Case Report
 
Diaphragmatic hernia following a liver resection: A rare cause of bowel obstruction
Nordjoe Yaotse Elikplim1, Outznit Mustapha1, Laamrani Fatima Zahra1, Jroundi Laila1
1Emergency Radiology Department, Centre Hospitalo-Universiataire Ibn Sina, Rabat, Morocco

Article ID: 100915Z01NE2018
doi: 10.5348/100915Z01NE2018CR

Corresponding Author:
Nordjoe Yaotse Elikplim,
1471 Hay Al Maghrib Al ArabiMassira II Etg03 Appt03 12000 Temara,
Morocco

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Elikplim NY, Mustapha O, Zahra LF, Laila J. Diaphragmatic hernia following a liver resection: A rare cause of bowel obstruction. Int J Case Rep Images 2018;9:100915Z01NE2018.


ABSTRACT

Introduction: Delayed presentation of an iatrogenic diaphragmatic injury is rare. We report the case of a diaphragmatic hernia associated with a bowel obstruction occurring as a delayed complication of a right liver resection. This report emphasizes the rareness of such surgical outcome and the main CT-scan features of a diaphragmatic rent are discussed along with it.

Case Report: A 30-year-old female was admitted to our emergency department with a clinical acute bowel obstruction syndrome. A chest and abdomen CT-scan revealed an ascent and strangulation by the entanglement of some jejunal loops through a right diaphragmatic hernia. A compression of the lung and the mediastinum were also observed. The patient was admitted to surgery. The non-viable ischemic loops were cut off, and the diaphragmatic defect is repaired after the reintegration of the abdominal structures and patient recovered uneventfully.

Conclusion: Acquired diaphragmatic hernias are very rarely present on the right side. The CT scan findings suggestive of a diaphragmatic rent are highlighted and they should be carefully looked out for by the radiologist.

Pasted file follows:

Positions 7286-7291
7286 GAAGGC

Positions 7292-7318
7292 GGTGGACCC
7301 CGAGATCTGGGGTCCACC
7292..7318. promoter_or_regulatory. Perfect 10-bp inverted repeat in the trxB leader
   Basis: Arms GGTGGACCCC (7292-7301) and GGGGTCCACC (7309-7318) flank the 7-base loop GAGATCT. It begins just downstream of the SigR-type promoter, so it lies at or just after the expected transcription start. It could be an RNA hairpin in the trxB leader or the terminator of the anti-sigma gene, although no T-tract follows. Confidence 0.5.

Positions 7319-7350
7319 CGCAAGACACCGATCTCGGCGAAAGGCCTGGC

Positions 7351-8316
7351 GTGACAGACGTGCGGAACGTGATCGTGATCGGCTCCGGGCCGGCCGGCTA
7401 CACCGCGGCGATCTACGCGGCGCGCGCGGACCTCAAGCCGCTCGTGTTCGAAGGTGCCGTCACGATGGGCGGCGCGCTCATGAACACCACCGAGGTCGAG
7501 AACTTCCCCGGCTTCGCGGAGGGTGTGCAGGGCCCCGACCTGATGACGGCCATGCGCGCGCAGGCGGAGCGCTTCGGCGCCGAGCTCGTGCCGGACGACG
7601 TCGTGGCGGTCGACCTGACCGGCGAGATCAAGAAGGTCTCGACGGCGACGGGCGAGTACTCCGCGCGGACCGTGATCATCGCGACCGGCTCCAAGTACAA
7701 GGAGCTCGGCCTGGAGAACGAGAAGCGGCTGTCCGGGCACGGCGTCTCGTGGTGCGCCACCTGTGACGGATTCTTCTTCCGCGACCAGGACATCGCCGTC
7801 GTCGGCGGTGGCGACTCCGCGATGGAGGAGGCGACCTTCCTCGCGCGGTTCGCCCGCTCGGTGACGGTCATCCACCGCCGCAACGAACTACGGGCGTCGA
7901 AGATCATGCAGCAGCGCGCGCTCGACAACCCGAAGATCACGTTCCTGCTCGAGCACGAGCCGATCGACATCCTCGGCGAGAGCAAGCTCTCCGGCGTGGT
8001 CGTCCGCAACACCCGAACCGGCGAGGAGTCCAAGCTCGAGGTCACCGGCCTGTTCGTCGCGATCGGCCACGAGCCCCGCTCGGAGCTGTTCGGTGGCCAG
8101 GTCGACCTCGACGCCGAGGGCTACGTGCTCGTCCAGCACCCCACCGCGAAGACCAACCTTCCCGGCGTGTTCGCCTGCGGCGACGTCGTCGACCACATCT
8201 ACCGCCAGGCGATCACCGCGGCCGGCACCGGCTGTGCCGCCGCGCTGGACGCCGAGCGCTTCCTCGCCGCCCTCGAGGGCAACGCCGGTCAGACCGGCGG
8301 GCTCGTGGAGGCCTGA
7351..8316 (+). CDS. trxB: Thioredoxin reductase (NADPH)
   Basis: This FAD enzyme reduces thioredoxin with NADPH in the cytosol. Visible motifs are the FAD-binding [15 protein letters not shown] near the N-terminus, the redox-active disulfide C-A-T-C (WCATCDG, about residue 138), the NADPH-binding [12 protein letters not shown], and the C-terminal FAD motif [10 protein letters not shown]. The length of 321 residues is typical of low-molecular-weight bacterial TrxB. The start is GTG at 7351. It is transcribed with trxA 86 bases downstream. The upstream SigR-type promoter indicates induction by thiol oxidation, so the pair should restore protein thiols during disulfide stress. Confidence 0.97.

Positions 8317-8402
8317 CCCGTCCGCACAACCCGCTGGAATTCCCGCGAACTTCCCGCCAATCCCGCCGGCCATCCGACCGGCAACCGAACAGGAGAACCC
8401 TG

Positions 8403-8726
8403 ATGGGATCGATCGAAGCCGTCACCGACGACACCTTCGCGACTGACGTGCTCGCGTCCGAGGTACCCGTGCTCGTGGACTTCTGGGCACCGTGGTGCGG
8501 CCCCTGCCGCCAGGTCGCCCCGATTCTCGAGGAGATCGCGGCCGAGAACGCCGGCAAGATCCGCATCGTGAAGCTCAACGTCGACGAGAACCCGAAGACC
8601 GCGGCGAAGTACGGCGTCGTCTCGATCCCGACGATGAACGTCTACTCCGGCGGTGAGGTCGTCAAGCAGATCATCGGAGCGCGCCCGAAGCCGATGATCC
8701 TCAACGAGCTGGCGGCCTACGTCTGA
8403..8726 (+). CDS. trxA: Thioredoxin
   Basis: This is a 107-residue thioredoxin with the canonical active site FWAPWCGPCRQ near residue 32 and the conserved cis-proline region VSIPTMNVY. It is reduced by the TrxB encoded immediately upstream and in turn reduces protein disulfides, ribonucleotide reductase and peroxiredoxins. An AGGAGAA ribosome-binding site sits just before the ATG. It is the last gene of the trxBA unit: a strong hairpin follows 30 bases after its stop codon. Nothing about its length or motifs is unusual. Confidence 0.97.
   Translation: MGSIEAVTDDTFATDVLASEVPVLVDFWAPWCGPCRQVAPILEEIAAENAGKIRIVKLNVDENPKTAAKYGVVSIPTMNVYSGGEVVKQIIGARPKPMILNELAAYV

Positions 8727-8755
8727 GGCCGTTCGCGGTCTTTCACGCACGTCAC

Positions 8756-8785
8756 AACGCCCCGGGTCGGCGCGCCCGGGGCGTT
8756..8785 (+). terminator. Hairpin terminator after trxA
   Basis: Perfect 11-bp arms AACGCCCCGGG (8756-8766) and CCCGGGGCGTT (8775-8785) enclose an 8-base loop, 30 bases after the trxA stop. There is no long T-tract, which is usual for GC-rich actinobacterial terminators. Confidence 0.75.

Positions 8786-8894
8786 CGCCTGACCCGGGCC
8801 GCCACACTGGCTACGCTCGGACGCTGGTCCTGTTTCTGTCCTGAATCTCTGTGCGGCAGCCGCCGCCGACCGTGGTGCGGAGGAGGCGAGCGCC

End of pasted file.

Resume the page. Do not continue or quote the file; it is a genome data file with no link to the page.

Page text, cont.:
Keywords: Diaphragmatic hernia, Liver surgery


INTRODUCTION

Acquired diaphragmatic hernias are more commonly due to traumatic event, such as severe chest trauma [1]. Surgical diaphragmatic injuries are frequently an intra-operative findings and are immediately taken care of by the surgeon. However, in a lesser rate, undiagnosed iatrogenic diaphragmatic injuries are revealed by an acquired hernia with or without complications. Diaphragmatic hernia after liver resection is rare, with an incidence ranging from 0.6% to 6.2% of the series described in the literature [2]. We report a case of a right diaphragmatic hernia following the resection of the right hepatic lobe, and revealed by a bowel obstruction syndrome two years after the surgery. This report emphasizes the rareness of such surgical outcome and the main CT-scan features of a diaphragmatic rent are discussed along with it.


CASE REPORT

A 30-year-old female was admitted to our emergency department with abdominal pain, shortness of breath, vomiting and a cessation of the exhaust gas and stool since four days. Clinical examination revealed nothing more than a dehydration and an abdominal distension. No sign of vital distress was found. Laboratory findings revealed no major abnormalities: Leukocytes count 8.39x103 cells/mm3; hemoglobin 13 g/dl. Blood urea nitrogen, creatinine and C-Reactive Protein were normal while levels of sodium 138 mmol/l, potassium 3,1mEq/l, chloride 95 mEq/l, bicarbonates 22mEq/l. Two year prior to these events, the patient underwent a surgical procedure, mainly, a right lob resection of the liver for a giant echinococcal cyst. An intestinal occlusion syndrome was diagnosed. A chest and abdomen CT-scan was performed, revealing an ascent and strangulation by the entanglement of some jejunal loops through a right diaphragmatic hernia (Figure 1). There was a thickening of the wall of the herniated intestinal structures. Right lung passive atelectasis by compression, a pleural effusion of moderate abundance and compression of the mediastinum were also present. The patient was admitted to surgery. Intra operative findings revealed the diaphragmatic defect and some ischemic intestinal loops Figure 2 (A and B). The non-viable ischemic loops were cut off, and the diaphragmatic defect was closed after the reintegration of the abdominal structures. The patient had an uneventful postoperative recovery.